Part three
The AMSOIL Great American Circle Track Tour coverage continues as we visit with the racers, promoters, and fans at Southside Speedway, Old Dominion Speedway, and Hickory Motor Speedway. Being in the same region, these tracks do things in a similar way for the most part, but there are differences related to the class structure and the immediate locale for each track.

All three of these racetracks are more than half a century old with Hickory founded in 1951, Old Dominion in 1952, and Southside in 1959. The latter two have been surrounded by urban growth and who knows where that will end up? There were rumors that Old D. was slated for demolition in 2007, but it has survived so far. Hickory is still fairly remote in a more industrial section of that town and has a decent following.

Southside Speedway We visited Southside Speedway, near Richmond, Virginia, on April 16, on a Friday night. Almost off the bat, we began to notice a lot of fans were arriving. On this night they packed them in. The classes were full and the stands were full. I asked one of the owners if they had done any special promotions and if he could tell me why the attendance was so strong and no one was able to pin it down.

The one thing we noticed was that the announcer was a local radio host and he was doing a wonderful job of promoting the races and our visit. Every five minutes or less, he read from our page we offer detailing what our Tour is all about and the reason for our visit to the track. I thought that maybe he had promoted this night's racing in a similar fashion on his radio show. Could that be why so many people came out?

The classes at this track included the Late Model stock cars, asphalt IMCA-type Modifieds, and the usual Stocker classes. This is a very competitive track and the teams in the region have a healthy respect for its toughness. Multi-time winner Eddie Johnson was there racing a Petty blue No. 43 car and I heard that he won the last race at that track as of this writing, the first win for him in two years.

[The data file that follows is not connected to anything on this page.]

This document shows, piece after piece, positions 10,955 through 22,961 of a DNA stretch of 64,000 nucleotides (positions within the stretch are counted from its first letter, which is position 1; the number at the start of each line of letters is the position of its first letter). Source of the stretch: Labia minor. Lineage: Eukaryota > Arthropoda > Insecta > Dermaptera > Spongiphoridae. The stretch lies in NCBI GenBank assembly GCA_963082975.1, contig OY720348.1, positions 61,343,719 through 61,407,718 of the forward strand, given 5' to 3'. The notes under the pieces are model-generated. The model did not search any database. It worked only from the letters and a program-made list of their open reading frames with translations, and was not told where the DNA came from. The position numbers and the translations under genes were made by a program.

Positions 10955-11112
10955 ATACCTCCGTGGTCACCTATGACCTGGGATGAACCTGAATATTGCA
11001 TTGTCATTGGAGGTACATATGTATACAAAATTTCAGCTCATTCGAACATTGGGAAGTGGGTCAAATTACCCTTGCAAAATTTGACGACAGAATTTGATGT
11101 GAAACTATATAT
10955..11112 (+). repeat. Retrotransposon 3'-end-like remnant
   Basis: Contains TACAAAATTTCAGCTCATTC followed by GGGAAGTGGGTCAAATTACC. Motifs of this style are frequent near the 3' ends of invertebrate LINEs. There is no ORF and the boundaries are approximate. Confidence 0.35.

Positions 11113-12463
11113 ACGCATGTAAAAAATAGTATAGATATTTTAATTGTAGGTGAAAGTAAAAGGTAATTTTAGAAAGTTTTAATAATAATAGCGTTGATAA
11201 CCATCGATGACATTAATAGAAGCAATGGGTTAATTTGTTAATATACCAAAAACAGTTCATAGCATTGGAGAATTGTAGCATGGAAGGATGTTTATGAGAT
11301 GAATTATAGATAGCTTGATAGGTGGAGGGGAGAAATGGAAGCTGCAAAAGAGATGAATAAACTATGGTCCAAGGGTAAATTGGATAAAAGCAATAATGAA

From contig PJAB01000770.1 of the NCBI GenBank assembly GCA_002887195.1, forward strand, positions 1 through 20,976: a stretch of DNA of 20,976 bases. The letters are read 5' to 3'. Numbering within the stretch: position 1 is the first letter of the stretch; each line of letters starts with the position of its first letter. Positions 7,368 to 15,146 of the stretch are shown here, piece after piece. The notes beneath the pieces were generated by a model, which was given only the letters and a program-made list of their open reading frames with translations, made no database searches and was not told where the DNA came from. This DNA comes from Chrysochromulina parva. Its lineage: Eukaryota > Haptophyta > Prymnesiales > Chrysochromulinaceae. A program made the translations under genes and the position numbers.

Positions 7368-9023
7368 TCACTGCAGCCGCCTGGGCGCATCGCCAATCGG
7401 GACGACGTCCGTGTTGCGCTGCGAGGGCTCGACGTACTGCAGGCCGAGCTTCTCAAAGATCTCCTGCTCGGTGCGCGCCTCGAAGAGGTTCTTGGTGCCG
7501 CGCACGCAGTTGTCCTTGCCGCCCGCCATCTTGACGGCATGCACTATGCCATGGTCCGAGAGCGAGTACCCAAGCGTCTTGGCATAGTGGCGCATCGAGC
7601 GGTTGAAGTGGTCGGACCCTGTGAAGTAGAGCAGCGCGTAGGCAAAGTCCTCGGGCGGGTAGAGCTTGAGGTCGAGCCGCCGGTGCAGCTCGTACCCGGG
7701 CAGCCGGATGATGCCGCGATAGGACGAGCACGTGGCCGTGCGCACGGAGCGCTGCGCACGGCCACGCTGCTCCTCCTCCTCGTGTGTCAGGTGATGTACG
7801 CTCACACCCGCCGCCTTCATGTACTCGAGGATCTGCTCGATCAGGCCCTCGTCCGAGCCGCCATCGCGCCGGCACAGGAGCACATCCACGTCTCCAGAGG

The Modified winner had a very special story. Mike Rudy had quickly prepared his car for this first race of the season after losing both of his parents in a period of nine days last September. Keeping busy taking care of the arrangements and resulting financial details had pushed his race car prep back until just before the season started. Nonetheless, he pressed on and came out a winner. It was an incredible race with the second place car, just feet behind, making contact at the flag and spinning Rudy around in Turn 1. It was an emotional Victory Lane ceremony to say the least.

Longtime car builder Rick Townsend was there with his new partner, Craig Oliver, in their new racing business. Oliver worked with Sprint Cup teams before joining Townsend to re-establish the Townsend name as a regional car builder.

Old Dominion Speedway As I stated in my blog the day after this Saturday night race we toured on April 17, this track has a history with me personally. It was here that I won my very first major championship with Wes Troup in 1996. I had just begun my software and consulting company and Troup was my first consulting job. I engineered the setup at the pre-season practice in March of that year and he went on to win 14 races, the track championship, and the NASCAR Atlantic Regional Championship. He also finished Third in the country in the short-track series that boasted 200 racetracks as members. It was special because it had demonstrated that consistency wins. Troup was not necessarily the fastest car at the beginning of each race, but he was definitely the fastest after 20 or so laps and at the end where it counts.